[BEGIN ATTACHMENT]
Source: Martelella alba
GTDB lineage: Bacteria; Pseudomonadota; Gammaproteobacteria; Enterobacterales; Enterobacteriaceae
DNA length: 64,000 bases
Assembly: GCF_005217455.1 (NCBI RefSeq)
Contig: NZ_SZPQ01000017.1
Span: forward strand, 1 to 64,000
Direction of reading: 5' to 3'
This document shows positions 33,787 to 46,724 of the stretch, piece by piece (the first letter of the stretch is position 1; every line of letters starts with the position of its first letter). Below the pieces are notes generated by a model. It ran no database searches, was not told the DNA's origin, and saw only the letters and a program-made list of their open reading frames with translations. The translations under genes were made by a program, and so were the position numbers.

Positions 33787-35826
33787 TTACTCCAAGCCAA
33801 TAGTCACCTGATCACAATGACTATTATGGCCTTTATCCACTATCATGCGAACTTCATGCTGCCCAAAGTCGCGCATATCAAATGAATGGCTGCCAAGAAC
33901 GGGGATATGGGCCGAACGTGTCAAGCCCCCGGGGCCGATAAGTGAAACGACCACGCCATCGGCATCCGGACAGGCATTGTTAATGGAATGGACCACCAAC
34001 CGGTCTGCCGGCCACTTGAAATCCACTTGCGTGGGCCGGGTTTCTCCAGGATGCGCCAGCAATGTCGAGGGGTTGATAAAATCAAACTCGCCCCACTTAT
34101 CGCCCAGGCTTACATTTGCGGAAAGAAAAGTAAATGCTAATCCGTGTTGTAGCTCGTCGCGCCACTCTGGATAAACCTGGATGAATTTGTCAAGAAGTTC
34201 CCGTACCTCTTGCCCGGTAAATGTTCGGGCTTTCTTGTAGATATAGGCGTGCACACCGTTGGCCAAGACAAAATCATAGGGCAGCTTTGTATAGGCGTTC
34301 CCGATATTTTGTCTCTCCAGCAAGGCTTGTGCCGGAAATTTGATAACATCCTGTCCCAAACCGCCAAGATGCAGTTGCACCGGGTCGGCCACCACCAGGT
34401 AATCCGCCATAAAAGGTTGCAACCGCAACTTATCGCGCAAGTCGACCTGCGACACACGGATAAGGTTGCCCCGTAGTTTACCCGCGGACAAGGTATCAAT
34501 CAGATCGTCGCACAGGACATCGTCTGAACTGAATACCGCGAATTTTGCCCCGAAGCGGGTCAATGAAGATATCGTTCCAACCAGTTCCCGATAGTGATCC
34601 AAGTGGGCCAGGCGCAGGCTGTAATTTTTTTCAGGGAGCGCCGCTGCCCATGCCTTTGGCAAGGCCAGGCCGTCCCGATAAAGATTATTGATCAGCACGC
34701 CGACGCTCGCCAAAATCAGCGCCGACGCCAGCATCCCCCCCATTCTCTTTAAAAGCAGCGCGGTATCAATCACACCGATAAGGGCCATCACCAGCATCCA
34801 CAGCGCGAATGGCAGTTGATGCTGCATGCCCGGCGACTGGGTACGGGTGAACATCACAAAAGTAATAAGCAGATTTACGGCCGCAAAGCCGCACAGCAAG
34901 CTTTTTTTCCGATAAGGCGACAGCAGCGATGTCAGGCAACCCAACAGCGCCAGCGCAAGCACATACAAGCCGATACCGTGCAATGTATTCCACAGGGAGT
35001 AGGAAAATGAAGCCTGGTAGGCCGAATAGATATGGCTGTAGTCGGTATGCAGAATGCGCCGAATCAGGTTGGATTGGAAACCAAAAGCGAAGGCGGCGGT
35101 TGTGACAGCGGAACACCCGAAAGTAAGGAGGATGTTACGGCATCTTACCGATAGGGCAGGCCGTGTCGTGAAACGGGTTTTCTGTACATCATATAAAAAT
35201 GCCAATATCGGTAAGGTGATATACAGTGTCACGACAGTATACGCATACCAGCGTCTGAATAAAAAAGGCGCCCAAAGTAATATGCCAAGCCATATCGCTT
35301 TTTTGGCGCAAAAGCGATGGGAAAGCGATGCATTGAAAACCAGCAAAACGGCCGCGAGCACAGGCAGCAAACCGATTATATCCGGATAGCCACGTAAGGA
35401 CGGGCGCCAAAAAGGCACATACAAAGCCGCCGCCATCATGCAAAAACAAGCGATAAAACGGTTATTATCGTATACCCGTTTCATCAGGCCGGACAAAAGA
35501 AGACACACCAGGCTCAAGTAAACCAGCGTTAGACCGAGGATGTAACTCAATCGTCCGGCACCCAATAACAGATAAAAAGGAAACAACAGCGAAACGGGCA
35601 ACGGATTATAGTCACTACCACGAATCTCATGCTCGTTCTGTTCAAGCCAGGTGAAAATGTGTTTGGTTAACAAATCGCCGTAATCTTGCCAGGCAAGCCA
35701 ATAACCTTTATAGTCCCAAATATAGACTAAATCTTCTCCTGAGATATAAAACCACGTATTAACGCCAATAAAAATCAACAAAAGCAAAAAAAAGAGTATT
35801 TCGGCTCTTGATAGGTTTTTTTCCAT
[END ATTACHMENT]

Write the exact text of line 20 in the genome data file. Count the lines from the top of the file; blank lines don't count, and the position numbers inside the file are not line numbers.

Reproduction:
34701 CGACGCTCGCCAAAATCAGCGCCGACGCCAGCATCCCCCCCATTCTCTTTAAAAGCAGCGCGGTATCAATCACACCGATAAGGGCCATCACCAGCATCCA